- Midway through the war, the Zealots refused to let people leave the city. Foreseeing destruction, Yohanan faked his own death and was carried out of the city on a funeral bier by his “grieving” disciples, Eliezer and Yeshua, possibly with some help from his nephew. At the gates, the Zealots wanted to pierce Yohanan’s body with a spear to make sure he was dead, but his disciples wailed that this would be a grave dishonor to a mighty rabbi. The Zealots relented and let them carry him out. Once safely out of the city, Yohanan climbed off the bier. He and his disciples then went to the small coastal village Yavneh (known as Jamnia in English sources).
- Yohanan waited out the war, which ended with the destruction of Jerusalem and the burning of the Temple. This seemed to most people to mark the end of the Jewish religion. At the time, all religions required temples where sacrifices could be offered.
- In Yavneh, Yohanan is credited with founding rabbinic Judaism, a new kind of religion founded on prayer and study of Torah and acts of kindness. This was substantially different from the religion he was raised in. Rabbinic Judaism has endured now for more than 19 centuries alongside its sister religion, Christianity, which dates to the same era.
- A story tells how Yohanan visited the destroyed Jerusalem with his disciples. One of them lamented that the place of atonement was laid waste. But Yohanan said that there’s another kind of atonement, acts of lovingkindness. He quoted Hosea 6:6, “I desire mercy and not sacrifice.” This same verse is also quoted by Jesus of Nazareth.
What We Can Guess About Yohanan ben Zakkai
When I began doing research for my City of God series years ago, I studied all the historical sources and made lists of as many named historical persons as I could find. There aren’t that many—only a few hundred who lived in Judea or Galilee in the first century. And I tried to map out their social network—who knew who.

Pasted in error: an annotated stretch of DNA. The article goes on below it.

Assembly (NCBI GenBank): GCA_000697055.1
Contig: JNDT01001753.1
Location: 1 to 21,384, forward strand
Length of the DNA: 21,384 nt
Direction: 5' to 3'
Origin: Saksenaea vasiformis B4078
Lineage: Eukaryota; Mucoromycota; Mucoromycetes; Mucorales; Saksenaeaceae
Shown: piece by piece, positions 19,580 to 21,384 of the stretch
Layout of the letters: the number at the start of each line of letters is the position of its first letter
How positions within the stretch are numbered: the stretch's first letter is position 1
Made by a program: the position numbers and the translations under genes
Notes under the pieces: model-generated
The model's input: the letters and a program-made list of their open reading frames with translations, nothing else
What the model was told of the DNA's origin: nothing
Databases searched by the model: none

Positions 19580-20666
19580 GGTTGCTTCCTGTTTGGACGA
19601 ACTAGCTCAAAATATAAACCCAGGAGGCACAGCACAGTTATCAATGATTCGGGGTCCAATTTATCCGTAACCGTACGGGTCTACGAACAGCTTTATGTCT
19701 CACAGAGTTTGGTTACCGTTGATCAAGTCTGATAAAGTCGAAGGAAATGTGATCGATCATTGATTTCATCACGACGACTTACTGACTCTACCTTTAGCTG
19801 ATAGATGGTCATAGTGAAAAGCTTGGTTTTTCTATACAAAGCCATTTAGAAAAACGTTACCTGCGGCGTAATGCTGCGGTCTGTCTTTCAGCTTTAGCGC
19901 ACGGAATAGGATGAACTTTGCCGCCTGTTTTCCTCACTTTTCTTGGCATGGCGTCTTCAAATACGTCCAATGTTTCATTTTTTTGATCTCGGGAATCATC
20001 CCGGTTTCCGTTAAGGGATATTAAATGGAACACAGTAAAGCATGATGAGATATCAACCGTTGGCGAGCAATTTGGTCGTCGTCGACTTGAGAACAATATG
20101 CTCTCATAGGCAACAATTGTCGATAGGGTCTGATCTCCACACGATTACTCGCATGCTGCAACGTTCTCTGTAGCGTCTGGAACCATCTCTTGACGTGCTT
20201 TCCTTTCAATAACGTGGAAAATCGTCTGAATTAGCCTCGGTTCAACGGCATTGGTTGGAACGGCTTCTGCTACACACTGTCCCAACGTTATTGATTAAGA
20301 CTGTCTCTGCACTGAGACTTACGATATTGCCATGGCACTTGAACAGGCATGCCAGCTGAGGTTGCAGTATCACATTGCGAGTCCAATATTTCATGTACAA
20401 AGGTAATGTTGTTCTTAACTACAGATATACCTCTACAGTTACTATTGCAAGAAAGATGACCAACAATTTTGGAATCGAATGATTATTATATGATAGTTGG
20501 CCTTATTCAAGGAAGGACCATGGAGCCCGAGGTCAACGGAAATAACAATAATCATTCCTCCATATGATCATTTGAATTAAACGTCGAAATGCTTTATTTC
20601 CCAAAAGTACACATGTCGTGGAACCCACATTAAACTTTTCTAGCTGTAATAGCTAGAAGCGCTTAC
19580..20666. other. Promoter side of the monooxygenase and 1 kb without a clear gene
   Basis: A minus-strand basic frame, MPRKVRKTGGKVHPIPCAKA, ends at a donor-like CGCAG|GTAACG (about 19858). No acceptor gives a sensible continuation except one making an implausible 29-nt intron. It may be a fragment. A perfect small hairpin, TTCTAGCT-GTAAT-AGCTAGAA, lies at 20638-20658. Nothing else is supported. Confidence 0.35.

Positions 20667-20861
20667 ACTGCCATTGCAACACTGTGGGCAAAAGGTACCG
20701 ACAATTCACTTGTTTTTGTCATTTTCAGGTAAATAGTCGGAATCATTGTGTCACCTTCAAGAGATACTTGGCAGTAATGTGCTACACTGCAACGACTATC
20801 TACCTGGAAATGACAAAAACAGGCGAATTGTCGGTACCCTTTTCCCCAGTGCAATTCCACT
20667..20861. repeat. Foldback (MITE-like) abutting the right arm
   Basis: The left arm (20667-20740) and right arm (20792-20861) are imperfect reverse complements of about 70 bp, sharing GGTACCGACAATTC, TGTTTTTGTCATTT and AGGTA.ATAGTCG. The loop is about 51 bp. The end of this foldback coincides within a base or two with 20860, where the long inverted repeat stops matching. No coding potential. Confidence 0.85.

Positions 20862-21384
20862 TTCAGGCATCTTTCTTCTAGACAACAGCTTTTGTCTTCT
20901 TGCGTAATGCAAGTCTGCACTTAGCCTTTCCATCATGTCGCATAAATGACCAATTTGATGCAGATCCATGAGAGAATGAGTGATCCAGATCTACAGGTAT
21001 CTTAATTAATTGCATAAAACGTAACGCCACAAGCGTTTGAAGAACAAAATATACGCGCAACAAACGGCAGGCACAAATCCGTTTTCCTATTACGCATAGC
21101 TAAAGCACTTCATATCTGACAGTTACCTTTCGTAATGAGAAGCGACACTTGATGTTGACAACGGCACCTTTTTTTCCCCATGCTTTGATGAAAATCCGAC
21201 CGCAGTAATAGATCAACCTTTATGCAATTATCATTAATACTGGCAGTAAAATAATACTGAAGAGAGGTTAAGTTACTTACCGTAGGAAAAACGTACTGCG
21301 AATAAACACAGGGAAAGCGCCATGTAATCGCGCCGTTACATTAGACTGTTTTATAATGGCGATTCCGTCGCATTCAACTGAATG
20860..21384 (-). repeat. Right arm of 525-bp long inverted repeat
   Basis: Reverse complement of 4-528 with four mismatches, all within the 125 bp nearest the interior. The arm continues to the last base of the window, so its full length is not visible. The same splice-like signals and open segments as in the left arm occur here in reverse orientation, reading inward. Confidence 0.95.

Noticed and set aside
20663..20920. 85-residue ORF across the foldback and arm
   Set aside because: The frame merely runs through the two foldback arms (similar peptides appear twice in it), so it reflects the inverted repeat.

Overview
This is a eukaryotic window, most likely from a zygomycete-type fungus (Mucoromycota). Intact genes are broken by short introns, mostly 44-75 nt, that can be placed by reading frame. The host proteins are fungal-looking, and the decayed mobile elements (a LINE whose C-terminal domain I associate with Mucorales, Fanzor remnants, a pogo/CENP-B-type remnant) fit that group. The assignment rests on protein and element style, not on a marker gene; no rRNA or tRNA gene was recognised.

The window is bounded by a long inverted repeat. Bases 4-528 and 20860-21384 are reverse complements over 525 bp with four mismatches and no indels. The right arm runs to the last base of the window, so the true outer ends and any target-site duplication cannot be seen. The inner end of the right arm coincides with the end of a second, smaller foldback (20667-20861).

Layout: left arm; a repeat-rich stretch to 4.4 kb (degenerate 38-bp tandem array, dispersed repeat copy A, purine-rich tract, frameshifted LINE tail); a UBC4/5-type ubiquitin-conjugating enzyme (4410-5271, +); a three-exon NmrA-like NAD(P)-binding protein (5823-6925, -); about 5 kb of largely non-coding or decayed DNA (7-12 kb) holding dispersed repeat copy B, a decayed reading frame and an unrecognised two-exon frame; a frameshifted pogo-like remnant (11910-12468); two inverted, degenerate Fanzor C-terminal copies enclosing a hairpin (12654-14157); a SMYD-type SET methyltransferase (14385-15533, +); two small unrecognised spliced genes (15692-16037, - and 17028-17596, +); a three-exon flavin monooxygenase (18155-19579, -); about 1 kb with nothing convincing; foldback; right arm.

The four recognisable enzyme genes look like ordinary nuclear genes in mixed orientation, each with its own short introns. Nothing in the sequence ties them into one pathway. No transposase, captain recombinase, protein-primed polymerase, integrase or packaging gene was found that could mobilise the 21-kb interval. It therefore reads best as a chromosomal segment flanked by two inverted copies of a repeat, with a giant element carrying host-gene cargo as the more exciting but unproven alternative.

It’s important to remember that both Judea and Galilee were pretty small. My best estimate is that Galilee had a population of about 80,000. Judea may have been about twice as large. Jerusalem itself had a population of only about 30,000.
Even in a city as small as Jerusalem, nobody could know everybody. But in every society, everyone typically has a social circle of around 150 to 200 people. Which means that any two people in Jerusalem were only a couple of links apart. If you lived in ancient Jerusalem, every other person in the city was either a friend, or a friend of a friend, or a friend of a friend of a friend.
If you think about where Yohanan ben Zakkai lived, it seems likely that he knew Jesus of Nazareth, Saul of Tarsus, and the historian Josephus. Let’s look at each of these in turn.
Yohanan and Jesus of Nazareth
Since Jesus of Nazareth went through most villages in Galilee, I think it very likely that he met Yohanan ben Zakkai. And I think it likely that they got along rather well. Both of them were rabbis deeply immersed in Torah, who faced conflict with the Sadducees. Jesus was a healer, and Yohanan’s student was a healer. They both opposed the war with Rome that everyone could see coming. If they somehow never met, I’d like to know why.